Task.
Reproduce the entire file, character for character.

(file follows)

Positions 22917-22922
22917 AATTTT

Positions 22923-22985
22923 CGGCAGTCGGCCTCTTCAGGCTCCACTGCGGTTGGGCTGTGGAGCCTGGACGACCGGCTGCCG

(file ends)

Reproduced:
Positions 22917-22922
22917 AATTTT

Positions 22923-22985
22923 CGGCAGTCGGCCTCTTCAGGCTCCACTGCGGTTGGGCTGTGGAGCCTGGACGACCGGCTGCCG